There is only one true thing: instantly paint what you see. When you've got it, you've got it. When you haven't, you begin again. All the rest is humbug.

-Edouard Manet (1832 -  1883)


Jeffrey Parry

While I have no idea whether the great French painter Edouard Manet, was a sportsman or even if he ever saw a shotgun, his statement above literally says it all when it comes to engraving. You put on the steel just what you see, details,  surroundings, shading and shadow. Finally, and almost magically, from all of your effort comes forth the quality of the subject and the feeling of a moment. But, the steel is unforgiving, it tolerates no excuses, shortcuts or dishonesty. It's either there or it isn't. If you have failed, that is what files are for! They give you the chance to begin again.  

As well, Manet's quote is not misplaced because he was speaking about oil on canvas. Gun engraving, if it is to be truly worthwhile, meaningful and to have lasting value, must rise to the level shared by any fine work of art. The figures must demand your attention, they must spur your imagination, even a simple scroll must draw you to look upon it. If we haven't arrived at that level of fascination, if we haven't created a gun that absorbs you, our work was for nothing. It is as simple as that.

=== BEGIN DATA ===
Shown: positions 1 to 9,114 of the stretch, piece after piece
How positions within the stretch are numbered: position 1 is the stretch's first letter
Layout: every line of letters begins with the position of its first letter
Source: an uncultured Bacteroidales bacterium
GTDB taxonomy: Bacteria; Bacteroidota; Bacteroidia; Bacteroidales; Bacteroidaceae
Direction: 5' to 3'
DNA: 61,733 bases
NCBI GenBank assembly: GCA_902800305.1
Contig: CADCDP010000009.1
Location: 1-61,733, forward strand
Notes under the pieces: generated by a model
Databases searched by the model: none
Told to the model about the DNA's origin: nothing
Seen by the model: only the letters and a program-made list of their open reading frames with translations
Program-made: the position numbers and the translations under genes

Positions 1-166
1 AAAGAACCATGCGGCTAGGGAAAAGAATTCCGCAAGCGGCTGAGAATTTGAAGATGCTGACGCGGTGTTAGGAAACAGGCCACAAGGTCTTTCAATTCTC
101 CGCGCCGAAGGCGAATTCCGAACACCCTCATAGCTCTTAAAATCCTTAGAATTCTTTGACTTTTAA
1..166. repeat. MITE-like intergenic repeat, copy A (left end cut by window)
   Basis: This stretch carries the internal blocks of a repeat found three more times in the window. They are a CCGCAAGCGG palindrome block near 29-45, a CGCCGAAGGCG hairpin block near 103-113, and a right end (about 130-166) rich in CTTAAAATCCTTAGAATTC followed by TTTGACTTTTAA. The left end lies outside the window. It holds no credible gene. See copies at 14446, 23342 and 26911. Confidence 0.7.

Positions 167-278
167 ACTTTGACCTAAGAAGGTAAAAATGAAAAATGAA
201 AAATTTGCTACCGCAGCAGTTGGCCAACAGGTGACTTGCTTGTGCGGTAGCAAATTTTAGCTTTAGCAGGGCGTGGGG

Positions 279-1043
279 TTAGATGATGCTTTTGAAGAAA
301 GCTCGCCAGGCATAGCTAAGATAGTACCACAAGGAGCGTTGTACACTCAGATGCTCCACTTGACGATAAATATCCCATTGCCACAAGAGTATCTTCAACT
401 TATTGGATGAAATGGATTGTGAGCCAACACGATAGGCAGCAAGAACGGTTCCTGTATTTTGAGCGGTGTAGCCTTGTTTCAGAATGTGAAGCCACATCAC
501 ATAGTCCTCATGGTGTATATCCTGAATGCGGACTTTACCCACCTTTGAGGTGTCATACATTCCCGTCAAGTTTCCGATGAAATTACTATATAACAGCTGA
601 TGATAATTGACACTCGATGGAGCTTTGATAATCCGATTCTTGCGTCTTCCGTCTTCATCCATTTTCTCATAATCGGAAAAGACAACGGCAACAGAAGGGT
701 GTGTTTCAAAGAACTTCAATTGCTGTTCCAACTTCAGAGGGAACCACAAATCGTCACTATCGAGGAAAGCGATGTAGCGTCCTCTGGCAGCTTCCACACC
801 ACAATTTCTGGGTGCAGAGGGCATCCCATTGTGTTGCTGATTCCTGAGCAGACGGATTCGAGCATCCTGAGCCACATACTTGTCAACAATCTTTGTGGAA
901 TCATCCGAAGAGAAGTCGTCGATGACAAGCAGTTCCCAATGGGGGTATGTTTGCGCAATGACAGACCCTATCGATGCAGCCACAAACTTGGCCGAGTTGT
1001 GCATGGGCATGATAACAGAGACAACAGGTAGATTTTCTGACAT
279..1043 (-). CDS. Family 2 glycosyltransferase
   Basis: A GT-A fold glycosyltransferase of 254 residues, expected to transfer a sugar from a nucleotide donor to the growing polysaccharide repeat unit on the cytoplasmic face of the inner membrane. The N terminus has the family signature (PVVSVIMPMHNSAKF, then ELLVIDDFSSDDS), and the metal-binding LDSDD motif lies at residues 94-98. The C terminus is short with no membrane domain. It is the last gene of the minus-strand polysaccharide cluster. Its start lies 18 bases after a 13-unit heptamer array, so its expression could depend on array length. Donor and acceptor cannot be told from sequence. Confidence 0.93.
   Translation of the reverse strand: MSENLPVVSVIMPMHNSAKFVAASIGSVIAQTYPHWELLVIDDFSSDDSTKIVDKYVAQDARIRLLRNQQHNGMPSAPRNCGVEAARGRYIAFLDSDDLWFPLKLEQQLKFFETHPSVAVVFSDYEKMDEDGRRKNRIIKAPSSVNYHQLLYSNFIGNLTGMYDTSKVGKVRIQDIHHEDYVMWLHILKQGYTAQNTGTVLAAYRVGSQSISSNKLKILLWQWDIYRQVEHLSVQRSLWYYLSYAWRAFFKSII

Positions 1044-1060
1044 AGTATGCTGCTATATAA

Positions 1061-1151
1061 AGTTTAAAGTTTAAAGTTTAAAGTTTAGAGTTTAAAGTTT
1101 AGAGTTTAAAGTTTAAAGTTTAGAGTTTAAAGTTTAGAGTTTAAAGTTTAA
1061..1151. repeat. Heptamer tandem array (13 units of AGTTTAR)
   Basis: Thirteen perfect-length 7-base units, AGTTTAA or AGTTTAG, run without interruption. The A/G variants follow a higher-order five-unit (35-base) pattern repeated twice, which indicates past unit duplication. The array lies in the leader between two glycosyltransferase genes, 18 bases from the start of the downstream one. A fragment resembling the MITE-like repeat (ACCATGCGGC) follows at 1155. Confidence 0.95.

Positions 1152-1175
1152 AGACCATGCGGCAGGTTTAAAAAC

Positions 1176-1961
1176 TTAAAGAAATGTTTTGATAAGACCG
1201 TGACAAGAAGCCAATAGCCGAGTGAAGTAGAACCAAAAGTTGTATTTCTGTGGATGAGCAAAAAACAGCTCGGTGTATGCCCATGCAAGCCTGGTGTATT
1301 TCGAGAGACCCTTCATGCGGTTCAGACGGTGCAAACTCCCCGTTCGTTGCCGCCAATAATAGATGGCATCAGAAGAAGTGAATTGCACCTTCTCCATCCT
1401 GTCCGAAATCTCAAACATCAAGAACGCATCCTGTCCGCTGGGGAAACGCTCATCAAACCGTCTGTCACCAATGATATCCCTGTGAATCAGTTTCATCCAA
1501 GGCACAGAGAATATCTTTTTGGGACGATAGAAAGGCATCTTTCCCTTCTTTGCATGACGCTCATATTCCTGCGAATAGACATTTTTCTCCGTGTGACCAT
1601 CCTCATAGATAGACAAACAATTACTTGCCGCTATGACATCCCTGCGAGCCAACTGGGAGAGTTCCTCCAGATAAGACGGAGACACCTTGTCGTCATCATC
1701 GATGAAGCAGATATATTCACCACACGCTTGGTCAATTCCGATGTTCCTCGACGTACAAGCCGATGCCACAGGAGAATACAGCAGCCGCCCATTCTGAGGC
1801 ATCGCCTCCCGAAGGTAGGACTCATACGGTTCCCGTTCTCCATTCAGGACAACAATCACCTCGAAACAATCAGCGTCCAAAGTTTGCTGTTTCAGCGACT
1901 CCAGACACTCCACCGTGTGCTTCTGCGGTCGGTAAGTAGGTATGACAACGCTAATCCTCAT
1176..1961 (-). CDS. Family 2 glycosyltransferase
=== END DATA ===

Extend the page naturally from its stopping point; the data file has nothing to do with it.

I came upon this realization slowly, without thinking much about it, in my father's shop. There, from the time I was a child, I handled and worked on many great guns every day. There I was exposed to the most inspired engraving of the time. Fascinated, I remember taking guns from the shop to copy with pencil the work of very fine engravers, working with their designs repeatedly to the point where I can still clearly recall even minor details.

Not every boy grows up in the midst of the work of Rudolf Kornbrath, John Warren, Arnold Griebel and Robert Runge. I got to work on best grade doubles everyday while the other boys did chores! Legendary gunmakers and writers frequented my father's shop and Harvey Donaldson was occaisionally my babysitter (the creator of the .219 Donaldson Wasp). Many of my parents' friends worked at Remington or had been employed by Savage. As well, the Del Grego shop was busy restoring Parkers only a few miles away. Looking back after so many years, I realize how greatly I benefitted from these very fortunate circumstances. In those pleasant days sprang my life long obsession and, I must admit, I feel immensely fortunate.